The birds chirp drily. I write in shorts, ready for a hot run with the dog, avid as ever for the fray. Good thing he's not a polar bear, bless 'em. The moving average is going to carry them in a few short decades to the brutal teen-boy world of toast, dead meat. Meanwhile, conservation agencies ask me for $25,000 to do my part in moving them to Siberia, where they might have a chance to avoid extinction a little longer. Siberia? The tundra is melting, not yet recorded in the methane tables for this year, where we are told that atmospheric methane is on the rise .03%. Bullshit. Read the gauges thrust into the permafrost and the satellite data, compute, and then think again. The moving average, the midpoint of this quickly turning world, needs to be published daily. But everybody, including me and the sunnysmug Amory Lovins - needs to check their figures. Never say my antinuke physician colleagues with "scientific training." I understand where they're coming from, but let me submit this. The Hippocratic oath needs to be revised to pay attention to greenhouse gases, otherwise it is suddenly quaintly irrelevant

At such a moment the perfect action is to string the tanpura. Yes, the shaman's act, like Orpheus tuning his lyre, then raising his plectrum on Mount Parnassos in mid-winter, Helios' rays passing through the atmosphere his model for tonal perfection. Or maybe change your life! That would mean extending the fleeting moment of non-doing, converting our greedy global civilization person by person to carbon neutrality. Paying attention, mindfully suspending the moment asymptotic to Peak Oil, Peak Human, Peak Interglacial.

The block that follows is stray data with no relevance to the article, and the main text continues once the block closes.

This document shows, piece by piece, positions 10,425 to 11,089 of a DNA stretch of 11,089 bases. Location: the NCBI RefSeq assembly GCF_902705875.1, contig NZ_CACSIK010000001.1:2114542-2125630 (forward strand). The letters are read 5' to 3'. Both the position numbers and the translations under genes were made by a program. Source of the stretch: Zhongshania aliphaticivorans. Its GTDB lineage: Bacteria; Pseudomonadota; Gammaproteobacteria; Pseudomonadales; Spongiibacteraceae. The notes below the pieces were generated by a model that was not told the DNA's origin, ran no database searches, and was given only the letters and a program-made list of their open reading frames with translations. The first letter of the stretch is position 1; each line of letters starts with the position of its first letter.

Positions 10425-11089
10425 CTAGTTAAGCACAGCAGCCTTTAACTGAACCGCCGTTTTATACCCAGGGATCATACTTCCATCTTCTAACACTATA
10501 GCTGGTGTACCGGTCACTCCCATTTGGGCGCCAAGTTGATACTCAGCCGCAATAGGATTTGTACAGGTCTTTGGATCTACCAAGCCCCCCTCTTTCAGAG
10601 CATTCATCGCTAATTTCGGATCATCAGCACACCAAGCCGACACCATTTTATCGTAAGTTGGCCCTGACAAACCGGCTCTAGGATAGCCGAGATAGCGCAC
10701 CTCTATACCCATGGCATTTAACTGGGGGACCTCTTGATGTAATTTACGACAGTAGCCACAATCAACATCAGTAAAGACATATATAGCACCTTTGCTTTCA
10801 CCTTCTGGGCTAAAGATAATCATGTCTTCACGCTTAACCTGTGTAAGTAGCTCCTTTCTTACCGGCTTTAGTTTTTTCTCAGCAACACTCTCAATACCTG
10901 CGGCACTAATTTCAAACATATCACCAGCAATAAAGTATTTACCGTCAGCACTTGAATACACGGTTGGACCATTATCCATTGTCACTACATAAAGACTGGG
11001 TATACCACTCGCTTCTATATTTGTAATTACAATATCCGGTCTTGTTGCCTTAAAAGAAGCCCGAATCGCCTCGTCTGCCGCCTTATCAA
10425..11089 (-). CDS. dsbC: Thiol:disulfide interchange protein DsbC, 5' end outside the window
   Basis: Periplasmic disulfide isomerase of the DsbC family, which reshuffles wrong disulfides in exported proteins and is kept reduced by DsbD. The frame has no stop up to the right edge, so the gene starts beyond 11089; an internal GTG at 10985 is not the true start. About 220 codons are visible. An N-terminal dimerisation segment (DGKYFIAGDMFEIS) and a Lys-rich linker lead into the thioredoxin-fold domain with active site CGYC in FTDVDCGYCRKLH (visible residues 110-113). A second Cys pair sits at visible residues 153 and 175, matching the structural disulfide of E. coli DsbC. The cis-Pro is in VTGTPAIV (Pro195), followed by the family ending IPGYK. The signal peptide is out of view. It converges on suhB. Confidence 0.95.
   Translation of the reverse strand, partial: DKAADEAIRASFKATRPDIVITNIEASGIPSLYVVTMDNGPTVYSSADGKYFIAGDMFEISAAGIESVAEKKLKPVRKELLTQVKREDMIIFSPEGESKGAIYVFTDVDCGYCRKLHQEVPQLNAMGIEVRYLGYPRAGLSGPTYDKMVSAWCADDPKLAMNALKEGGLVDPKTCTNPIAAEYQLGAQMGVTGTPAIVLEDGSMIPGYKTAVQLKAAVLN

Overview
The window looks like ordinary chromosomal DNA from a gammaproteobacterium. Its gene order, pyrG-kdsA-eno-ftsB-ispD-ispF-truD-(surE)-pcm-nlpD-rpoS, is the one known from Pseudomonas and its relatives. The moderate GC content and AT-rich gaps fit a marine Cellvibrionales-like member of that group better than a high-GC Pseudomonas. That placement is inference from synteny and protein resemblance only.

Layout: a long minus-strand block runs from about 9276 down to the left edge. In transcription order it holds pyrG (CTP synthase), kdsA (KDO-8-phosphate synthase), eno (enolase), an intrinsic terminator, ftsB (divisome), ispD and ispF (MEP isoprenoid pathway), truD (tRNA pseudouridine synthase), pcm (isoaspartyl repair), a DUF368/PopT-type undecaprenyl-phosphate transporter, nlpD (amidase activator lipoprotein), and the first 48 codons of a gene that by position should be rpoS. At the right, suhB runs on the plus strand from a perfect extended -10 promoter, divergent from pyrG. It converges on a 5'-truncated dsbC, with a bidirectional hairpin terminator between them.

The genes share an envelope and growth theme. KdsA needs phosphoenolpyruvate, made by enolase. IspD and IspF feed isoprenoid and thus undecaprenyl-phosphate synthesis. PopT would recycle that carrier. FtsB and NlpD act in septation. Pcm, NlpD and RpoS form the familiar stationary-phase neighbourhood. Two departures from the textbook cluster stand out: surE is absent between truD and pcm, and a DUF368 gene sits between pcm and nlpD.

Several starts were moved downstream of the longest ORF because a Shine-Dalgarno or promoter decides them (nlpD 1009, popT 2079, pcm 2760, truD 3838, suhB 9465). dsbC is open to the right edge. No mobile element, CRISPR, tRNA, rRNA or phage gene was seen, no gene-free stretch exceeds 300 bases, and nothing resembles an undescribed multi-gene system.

Doing this we would become more responsible farmers, honoring subsistence and local and regional self-sufficiency. We would become a "one-child world" - or less. (One author, a sardonic environmental humorist, calls for having no sex for a hundred years, a "Shaker Final Solution" that would improbably restore the biosphere.) We would have to watch people die - no life-support systems or quintuple bypass surgeries - starving as the industrial farming machine withered for lack of oil and we prayerfully gave over vast reaches of earth to desert as we preserved nigh-drained aquifers for careful farming. The Israelis could send drip-agriculture consultants out to join Castro's 100,000 doctors who would move into the vaccum left by the collapsing US healthcare system and its bloated predators. Two homes in a world where 4000 square feet is considered a "small house," up to your neck in stuff and still dissatisfied?

Let's talk about air travel, one of the most insidious and entrapping forms of desire, making even our nomadic youths with virtually no possessions into atmospheric players who consume multiple earths. We live between moments, precariously close to giving way to the next one, in which we'll helplessly watch the towering Wave, the tsunami of climate change, hovering above us until we tumble into it. How do you choose to live this moment, brothers and sisters? The outcome of our biggest battle, the moral equivalent of war, is nigh.

Next Post:Flying the Guilt-Free Skies: Paying to Absolve the Sin of Emissions